EDUC 510. Experimental Course: [Topic]. 1-5 Credits.
EDUC 602. Supervised College Teaching. 1-5 Credits.
EDUC 606. Special Problems: [Topic]. 1-16 Credits.
EDUC 607. Seminar: [Topic]. 1-5 Credits.
Repeatable. Recent topics include Advanced Professional Practices.
EDUC 609. Practicum: [Topic]. 1-16 Credits.
EDUC 610. Experimental Course: [Topic]. 1-5 Credits.
EDUC 611. Survey of Educational Research Methods. 3 Credits.
Survey of qualitative, quantitative, and single-subject research methods. Students develop competence in using published research to inform decision-making in various settings.
EDUC 612. Social Science Research Design. 4 Credits.
Overview of qualitative, quantitative, and single-subject research methods. Emphasis on introducing students to considerations, issues, and techniques of social science research design.
EDUC 614. Educational Statistics. 4 Credits.
Foundations of statistical methods for research producers. Covers sampling methods, descriptive statistics, standard scores, distributions, estimation, statisticalsignificance testing, T tests, correlation, Pearson’s chi-square test, power, effect size.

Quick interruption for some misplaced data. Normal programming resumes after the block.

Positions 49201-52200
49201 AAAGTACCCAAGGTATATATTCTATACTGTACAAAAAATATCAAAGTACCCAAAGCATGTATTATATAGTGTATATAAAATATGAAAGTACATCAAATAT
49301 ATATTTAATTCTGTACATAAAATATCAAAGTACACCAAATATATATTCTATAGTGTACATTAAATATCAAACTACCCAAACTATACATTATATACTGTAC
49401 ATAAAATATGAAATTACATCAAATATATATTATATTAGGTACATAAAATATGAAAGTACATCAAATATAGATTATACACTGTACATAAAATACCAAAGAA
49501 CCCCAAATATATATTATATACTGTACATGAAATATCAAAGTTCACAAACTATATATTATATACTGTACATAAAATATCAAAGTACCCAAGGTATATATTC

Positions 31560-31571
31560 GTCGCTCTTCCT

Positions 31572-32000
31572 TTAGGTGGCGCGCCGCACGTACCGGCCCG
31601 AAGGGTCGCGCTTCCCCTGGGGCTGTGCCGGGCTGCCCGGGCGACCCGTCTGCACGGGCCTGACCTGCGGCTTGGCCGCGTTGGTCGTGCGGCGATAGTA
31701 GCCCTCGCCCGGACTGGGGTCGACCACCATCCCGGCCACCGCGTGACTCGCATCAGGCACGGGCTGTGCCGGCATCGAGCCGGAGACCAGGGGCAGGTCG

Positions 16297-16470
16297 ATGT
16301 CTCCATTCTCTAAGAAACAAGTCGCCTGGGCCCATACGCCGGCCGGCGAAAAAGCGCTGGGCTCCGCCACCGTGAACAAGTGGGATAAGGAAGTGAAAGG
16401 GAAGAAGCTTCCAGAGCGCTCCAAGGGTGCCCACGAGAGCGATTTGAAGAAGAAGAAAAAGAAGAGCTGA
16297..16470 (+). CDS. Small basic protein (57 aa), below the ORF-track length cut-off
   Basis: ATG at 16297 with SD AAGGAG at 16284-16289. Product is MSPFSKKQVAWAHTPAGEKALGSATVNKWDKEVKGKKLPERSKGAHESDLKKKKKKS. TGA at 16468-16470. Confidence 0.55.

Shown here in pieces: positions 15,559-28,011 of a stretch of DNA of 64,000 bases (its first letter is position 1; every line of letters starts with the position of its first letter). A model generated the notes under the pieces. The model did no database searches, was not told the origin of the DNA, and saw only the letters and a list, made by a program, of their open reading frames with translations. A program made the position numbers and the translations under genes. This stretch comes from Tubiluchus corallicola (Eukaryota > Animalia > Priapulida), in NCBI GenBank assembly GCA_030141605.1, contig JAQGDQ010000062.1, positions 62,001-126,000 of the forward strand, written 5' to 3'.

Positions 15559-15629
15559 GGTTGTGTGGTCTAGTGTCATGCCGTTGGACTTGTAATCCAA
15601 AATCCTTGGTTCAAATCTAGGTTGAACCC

Prereq: EDUC 612.
EDUC 620. Program Evaluation I. 4 Credits.
Focuses on small-scale evaluations, particularly in the field of education and human services. Students plan and design an evaluation.
Prereq: EDUC 640.
EDUC 621. Program Evaluation II. 3-6 Credits.
Implementation and completion of the evaluation design defined in Program Evaluation I.
Prereq: EDUC 620.
EDUC 630. Qualitative Methodology I: Interpretivist Inquiry. 4 Credits.
Examines the history of qualitative research in the study of human experience, emphasizing interpretive approaches to qualitative research that retain the regulative ideal of objectivity.
EDUC 632. Qualitative Methodology II: Postcritical Inquiry. 4 Credits.
Explores the epistemic limits of representing human experience, and the political and ethical implications for researchers beginning with Marx.
Pre- or coreq: EDUC 630.
EDUC 634. Qualitative Methodology III: Posthumanist Inquiry. 4 Credits.